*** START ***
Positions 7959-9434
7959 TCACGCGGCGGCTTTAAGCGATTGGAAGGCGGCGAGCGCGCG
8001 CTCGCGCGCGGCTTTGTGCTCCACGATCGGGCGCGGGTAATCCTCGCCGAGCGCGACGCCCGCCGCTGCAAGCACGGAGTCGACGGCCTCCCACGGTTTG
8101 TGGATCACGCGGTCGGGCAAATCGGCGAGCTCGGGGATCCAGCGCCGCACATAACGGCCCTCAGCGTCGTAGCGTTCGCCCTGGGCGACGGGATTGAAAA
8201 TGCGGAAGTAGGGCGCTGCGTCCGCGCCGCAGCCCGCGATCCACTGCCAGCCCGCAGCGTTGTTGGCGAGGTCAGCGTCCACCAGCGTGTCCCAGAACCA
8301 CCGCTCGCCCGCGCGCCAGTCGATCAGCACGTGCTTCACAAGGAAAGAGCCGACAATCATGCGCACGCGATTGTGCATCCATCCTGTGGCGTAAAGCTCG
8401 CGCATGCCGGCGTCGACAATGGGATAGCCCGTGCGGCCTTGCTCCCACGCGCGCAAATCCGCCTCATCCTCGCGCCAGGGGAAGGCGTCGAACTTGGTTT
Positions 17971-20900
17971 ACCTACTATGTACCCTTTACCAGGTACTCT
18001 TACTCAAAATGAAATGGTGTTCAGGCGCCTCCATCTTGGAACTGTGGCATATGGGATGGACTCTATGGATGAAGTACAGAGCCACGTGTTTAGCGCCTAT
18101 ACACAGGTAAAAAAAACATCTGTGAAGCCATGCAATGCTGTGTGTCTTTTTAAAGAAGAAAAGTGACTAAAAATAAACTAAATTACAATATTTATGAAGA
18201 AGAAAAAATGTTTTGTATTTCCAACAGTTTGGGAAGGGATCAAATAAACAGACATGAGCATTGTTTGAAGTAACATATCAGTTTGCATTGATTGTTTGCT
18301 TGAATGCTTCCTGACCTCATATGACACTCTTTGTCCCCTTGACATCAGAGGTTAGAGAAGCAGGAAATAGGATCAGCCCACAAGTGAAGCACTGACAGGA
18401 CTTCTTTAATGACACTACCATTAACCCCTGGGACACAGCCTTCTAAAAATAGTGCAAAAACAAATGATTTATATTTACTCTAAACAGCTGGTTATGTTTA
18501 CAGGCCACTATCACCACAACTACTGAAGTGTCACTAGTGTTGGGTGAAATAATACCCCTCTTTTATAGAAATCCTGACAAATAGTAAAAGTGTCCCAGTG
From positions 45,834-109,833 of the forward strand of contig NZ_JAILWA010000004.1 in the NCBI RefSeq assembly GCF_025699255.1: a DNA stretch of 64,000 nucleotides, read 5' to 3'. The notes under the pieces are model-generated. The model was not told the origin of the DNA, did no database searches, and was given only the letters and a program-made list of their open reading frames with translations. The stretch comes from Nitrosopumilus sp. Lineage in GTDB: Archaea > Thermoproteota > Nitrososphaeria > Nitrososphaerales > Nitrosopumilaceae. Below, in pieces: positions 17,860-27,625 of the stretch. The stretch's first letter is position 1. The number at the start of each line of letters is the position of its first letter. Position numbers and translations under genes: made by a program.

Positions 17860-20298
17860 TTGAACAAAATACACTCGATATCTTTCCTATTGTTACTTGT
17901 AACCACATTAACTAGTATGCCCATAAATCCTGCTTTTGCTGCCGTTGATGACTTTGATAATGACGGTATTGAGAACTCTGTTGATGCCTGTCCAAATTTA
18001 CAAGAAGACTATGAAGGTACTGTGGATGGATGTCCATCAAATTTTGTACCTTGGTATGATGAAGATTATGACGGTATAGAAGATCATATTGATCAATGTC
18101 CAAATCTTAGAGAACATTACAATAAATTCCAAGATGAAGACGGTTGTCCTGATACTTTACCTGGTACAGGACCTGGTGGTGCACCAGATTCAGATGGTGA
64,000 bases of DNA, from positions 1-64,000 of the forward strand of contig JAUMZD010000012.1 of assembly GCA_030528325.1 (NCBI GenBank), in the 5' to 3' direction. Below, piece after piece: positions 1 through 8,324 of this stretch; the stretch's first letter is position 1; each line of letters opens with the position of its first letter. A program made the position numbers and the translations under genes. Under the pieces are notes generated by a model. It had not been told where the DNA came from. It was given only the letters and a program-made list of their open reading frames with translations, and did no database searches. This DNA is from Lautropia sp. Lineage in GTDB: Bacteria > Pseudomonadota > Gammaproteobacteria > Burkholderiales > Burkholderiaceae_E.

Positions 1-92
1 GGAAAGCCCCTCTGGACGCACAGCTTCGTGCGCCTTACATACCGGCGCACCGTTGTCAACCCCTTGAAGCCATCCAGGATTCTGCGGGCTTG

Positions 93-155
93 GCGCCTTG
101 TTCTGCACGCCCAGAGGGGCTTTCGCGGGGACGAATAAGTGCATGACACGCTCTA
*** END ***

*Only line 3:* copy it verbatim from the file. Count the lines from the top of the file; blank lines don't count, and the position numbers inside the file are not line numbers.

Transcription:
8001 CTCGCGCGCGGCTTTGTGCTCCACGATCGGGCGCGGGTAATCCTCGCCGAGCGCGACGCCCGCCGCTGCAAGCACGGAGTCGACGGCCTCCCACGGTTTG